Budgeting | Financial Planning | Personal Finance | Article

Don’t Pay More Than You Should: Why You Should Look at Your Bills and Statements

by Cherry | 23 Mar 2023 | 6 mins read

In today’s fast-paced world, it’s easy to get caught up in the hustle and bustle of daily life and we often neglect important tasks such as checking our bills and statements. With automated payments and digital bills, we tend to pay very little attention to our bills and statements.

While checking statements may seem like a small thing, it can have a significant impact on your finances if you don’t review them regularly. I learnt that the hard way and wasted RM300 because of my negligence.

When I signed up for my home WIFI broadband, I was offered a promotional rate. After two months, the service provider offered to upgrade my WIFI speed for free. Obviously, I took the offer without asking many questions since it was free.

Unfortunately, I didn’t realise that the free upgrade was only for a limited period. I had also automated my payments and wasn’t checking my bills so I didn’t realise that I was paying the full price for almost a year.

It was only when I checked my bank statement for details of an online purchase that I discovered I was paying RM30 more every month for my WIFI. When I called the service provider to ask them about the charges, they informed me that I have been billed the new rate and should have been aware of the price increase.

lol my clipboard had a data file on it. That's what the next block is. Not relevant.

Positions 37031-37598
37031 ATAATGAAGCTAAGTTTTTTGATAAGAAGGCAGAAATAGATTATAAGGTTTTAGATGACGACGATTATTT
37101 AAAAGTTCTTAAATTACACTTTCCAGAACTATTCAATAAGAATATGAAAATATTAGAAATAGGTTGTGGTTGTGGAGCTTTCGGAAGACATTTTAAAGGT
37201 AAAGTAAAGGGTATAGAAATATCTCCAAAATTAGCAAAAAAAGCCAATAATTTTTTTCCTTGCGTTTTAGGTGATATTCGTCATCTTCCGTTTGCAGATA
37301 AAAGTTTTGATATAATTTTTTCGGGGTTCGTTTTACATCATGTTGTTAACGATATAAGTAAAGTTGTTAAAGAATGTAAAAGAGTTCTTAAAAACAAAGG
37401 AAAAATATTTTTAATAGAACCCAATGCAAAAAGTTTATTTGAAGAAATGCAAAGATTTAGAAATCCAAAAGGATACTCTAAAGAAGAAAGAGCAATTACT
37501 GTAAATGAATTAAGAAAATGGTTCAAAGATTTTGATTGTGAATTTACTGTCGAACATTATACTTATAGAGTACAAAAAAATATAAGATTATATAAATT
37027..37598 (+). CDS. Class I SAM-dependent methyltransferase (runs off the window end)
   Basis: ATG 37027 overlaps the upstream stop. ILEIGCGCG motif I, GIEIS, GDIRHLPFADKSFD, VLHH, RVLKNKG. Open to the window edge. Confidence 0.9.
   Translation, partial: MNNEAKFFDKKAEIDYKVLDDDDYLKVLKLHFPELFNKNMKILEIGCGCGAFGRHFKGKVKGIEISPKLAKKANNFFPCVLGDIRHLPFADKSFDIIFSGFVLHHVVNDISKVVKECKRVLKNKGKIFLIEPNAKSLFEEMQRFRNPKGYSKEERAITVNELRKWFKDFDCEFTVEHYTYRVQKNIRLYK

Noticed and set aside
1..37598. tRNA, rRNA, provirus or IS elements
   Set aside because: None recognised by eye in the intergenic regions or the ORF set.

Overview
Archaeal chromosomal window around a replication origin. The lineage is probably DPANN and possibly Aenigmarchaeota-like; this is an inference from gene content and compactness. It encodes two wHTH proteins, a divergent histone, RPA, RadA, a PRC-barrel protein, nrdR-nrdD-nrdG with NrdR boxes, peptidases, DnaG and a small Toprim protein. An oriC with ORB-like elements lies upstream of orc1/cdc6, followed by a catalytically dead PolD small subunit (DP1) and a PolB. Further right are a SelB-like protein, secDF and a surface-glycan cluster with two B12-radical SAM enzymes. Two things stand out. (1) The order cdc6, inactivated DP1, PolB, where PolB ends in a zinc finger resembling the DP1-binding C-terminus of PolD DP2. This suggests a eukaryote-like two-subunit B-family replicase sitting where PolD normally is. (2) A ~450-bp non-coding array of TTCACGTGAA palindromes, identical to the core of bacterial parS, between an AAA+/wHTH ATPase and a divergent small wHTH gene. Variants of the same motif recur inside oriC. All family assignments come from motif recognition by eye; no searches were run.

Well, to be fair, it was really my fault that I didn’t check my bill.


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Why should you check your statements?

Most people don’t check their monthly statements sent by service providers because they are either too busy or they do not see a need to do it. But besides having to pay more, there are other financial consequences if you don’t check your statements.

Not knowing exactly how much you are spending

For a start, if you don’t check your statements, you may not know exactly how much your fixed monthly expenses add up to. This can derail financial planning as it involves tracking your spending and budgeting. If you’re not tracking your expenses, how would you know how much to budget or if you’re exceeding it?


Overpaying for services

My oversight is a typical example of the financial cost incurred if you don’t check your bills and statements. Sometimes when we sign up for services that are on promotion, we tend to forget when the promotional period expires so we end up paying the full price.

Another way where you might be paying extra is when you exceed your plan limit. Specifically in the case of your mobile plan, you get charged if you use more than your monthly local data bundle.

Checking your bills can help you track such costs so you’re not overspending each month.


Fraudulent charges

This is probably one of the biggest reasons for you to check your bills and statements.  Hackers and identity thieves are constantly looking for ways to steal your personal and financial information. Back in 2017, the police department noted a 120% increase in fraudulent purchases charged to mobile phone bills. If you don’t review your bills and statements regularly, you may not notice when unauthorised charges have been made to your accounts.